Having just retired this month from a career in law enforcement, Emmett Quaine is now launching his own business as a portrait and landscape photographer. "I'll be based in the Detroit area, but I realize the importance of traveling wherever the opportunities arise. Last October, I took what was the first of many trips I'll be taking to build my gallery and stock image files and explore potential workshop destinations. This image, taken at Zion National Park, was one result of that trip. Just a few days earlier, Zion received a ton of rain and the Narrows had been closed briefly due to flooding. Even though it had reopened, I knew that the water temperature of 40 degrees was cold enough to keep me from wading through the Narrows. However, as I approached this entrance to the Narrows, I came upon these pleasant cascades flowing, and I was able to maneuver my way out onto some boulders to a better composition. The sun was almost directly overhead, painting the steep canyon walls with bright color.
"As I set up for this shot, I knew I would want to slow my shutter speed down and blur the motion of the water. I tried to use an aperture of f/22 to slow the shutter, but I still couldn’t achieve my desired effect. Fortunately, I had my Vari-N-Duo thin-mount with me. I quickly placed it on the 24-70mm lens on my Nikon D700 and opened the lens to f/18 while adding enough density to achieve a shutter speed of 1.6 seconds. The LB Warming Polarizer built into the Vari-N-Duo effectively cut the glare off the boulders while adding warmth to the overall scene. For scenes in regular daylight, requiring longer exposures, and/or reduced reflections, the Vari-N-Duo is an essential tool for my landscape photography.
"This next image was taken on another leg of our ten-day trip, as we were headed to Bryce Canyon National Park. We had left Zion the same afternoon with just enough time to make it here for sunset, and we did. I made it out to Sunrise Point, and it was packed with photographers all waiting for that magical light, the colors were lovely, but nothing that blew me away. It wasn’t until the next morning that I received my first real display of Bryce. I had to make a decision on where I wanted to shoot in the morning since we were leaving later that day. With so little time to spend at Bryce, I decided to return to Bryce Point for sunrise. I made it out there early, setting up on the edge of the point and then waiting. I liked how the canyon floor was covered in pines, we see the typical hoodoos there, and I was hoping for something a bit different.
"The sun began to show itself as it approached the horizon, I could tell I would need to balance the differences of light in the bright sky and in the canyon below. I wanted to capture the scene in a single exposure, I like knowing that when I walk away from a scene, I have my shot. This particular morning was cold and windy up there. I wanted to capture the moving sky, vibrant colors all the while maintaining a well balanced exposure. I already had my LB ColorCombo fitted on the 24-70, and I knew that the horizon would be tough to handle, I used my 3-Stop Reverse ND Grad to hold back the strong light as the sun approached. I could see on my histogram that this was the right choice. I was able to achieve an exposure setting of f/18 for 30 seconds. The LB ColorCombo took away any reflections the pines below may have cast and added a fantastic warming effect to the sky and hoodoos.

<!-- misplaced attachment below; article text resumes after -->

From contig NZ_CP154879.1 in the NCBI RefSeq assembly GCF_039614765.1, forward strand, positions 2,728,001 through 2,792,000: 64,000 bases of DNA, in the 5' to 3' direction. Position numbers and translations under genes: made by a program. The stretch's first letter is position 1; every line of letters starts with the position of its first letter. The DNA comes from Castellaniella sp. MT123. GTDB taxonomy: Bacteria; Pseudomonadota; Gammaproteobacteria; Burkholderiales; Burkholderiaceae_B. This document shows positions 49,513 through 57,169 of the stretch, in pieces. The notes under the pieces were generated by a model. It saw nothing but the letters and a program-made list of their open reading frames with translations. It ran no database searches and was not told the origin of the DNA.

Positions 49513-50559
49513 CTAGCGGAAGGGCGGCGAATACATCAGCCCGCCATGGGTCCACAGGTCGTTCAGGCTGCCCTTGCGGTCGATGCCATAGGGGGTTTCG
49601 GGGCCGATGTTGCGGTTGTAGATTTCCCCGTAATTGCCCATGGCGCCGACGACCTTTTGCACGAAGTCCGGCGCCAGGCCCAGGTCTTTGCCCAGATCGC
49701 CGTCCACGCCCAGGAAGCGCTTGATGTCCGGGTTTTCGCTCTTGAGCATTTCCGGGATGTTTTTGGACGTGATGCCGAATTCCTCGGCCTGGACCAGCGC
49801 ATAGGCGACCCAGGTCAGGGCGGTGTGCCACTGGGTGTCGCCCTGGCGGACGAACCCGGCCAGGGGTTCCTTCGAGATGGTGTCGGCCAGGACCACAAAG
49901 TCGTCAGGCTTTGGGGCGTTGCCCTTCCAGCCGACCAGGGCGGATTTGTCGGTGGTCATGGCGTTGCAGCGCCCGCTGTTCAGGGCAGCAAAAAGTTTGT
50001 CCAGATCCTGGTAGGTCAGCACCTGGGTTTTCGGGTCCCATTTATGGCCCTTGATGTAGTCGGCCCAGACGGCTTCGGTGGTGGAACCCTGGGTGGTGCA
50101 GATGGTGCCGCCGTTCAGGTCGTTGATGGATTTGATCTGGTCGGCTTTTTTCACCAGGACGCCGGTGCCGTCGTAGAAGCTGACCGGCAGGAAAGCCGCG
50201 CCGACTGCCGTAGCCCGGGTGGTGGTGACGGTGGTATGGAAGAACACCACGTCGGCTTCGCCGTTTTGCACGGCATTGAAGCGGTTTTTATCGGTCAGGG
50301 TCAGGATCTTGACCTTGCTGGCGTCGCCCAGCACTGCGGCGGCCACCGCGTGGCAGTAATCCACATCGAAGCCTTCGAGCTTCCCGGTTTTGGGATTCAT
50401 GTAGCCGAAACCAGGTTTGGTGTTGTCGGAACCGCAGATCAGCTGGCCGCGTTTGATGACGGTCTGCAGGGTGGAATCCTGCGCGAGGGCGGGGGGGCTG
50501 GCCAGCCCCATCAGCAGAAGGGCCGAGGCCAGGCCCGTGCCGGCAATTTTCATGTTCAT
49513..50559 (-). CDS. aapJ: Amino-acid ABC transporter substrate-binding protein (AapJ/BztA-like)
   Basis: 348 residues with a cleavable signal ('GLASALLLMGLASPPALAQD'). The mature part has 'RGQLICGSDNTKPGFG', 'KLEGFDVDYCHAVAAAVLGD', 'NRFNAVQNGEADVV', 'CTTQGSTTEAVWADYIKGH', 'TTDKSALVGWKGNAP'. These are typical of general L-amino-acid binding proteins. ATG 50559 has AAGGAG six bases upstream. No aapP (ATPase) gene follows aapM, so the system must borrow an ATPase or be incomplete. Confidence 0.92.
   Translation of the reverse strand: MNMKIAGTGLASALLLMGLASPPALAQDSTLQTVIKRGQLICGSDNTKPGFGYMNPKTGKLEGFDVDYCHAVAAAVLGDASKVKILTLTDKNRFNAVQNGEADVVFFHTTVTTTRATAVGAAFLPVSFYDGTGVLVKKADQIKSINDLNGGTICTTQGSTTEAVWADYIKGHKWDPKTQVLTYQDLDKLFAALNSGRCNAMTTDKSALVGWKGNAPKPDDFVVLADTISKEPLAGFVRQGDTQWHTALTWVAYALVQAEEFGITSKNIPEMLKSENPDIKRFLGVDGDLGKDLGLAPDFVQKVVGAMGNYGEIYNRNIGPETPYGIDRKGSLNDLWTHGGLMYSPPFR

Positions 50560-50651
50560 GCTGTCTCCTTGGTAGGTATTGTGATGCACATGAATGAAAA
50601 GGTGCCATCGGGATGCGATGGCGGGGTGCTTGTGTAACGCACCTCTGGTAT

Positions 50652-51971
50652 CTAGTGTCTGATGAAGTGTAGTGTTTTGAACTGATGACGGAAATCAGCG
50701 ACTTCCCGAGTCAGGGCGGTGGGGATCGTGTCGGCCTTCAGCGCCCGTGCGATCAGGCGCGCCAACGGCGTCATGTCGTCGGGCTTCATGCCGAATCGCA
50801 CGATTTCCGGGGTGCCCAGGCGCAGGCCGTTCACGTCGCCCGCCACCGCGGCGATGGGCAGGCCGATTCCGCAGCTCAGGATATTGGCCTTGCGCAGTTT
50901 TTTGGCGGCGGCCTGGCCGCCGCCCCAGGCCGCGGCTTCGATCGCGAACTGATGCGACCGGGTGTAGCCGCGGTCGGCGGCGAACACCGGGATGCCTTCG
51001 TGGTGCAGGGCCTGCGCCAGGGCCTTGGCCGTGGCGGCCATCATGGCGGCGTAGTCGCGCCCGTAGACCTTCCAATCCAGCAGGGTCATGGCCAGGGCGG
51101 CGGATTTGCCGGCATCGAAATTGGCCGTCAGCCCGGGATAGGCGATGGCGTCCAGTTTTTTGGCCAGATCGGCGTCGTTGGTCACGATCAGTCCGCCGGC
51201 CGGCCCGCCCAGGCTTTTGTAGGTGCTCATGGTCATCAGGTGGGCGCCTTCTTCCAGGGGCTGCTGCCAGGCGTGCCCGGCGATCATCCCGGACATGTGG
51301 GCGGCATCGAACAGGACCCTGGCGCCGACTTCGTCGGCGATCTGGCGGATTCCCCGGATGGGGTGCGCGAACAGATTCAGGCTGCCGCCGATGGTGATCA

"In addition to the successful ten-day trip in October, I also made it down to Charleston, SC, twice between August and late December. These trips were more personal, but there is always time for shooting landscapes. For example, Angel Oak is an iconic southern Live Oak tree in a park owned by the city of Charleston. It's estimated to being close to 1500 years old and it has survived everything Mother Nature and man have thrown its way. I knew that this park gets very busy with visitors, so I made it a point to be there before it opened and ready to go. This was mid-August, meaning hot and humid.
"I was allowed to enter the park a few minutes early, and found myself looking for the best vantage point to capture this mammoth tree. The branches so large that they need supports so they don’t break off. After spending some time looking where to set up, I set up my tripod with my D700 and a 24-70 f/2.8 lens. The humidity on the foliage of this giant posed a problem. I reached for my LB ColorCombo, the warming polarizer cut down the reflecting light of the wet foliage and the color intensifier added a welcomed increase in saturation -- my LB ColorCombo performed flawlessly.
"On my most recent trip to Charleston, it was during the Christmas break. I wanted the chance to go back to Folly Beach to shoot the fishing pier. On my first visit there, the weather wasn’t at all cooperative. As I headed back to Folly Beach this time, I had the feeling that it was going to be a relatively boring sunrise. I could see there wasn’t a cloud in the sky, however as I crossed over a creek and saw a low lying fog, I was wondering what lay ahead another few minutes down the road.
Emmett will soon finish his new website. He is also making initial plans for more exciting trips this year, including an early-spring skiing/photo trip to Big Sky, Montana that includes a visit down into West Yellowstone. You can also follow his ventures on Facebook and Twitter and check his "366" project on his blog.
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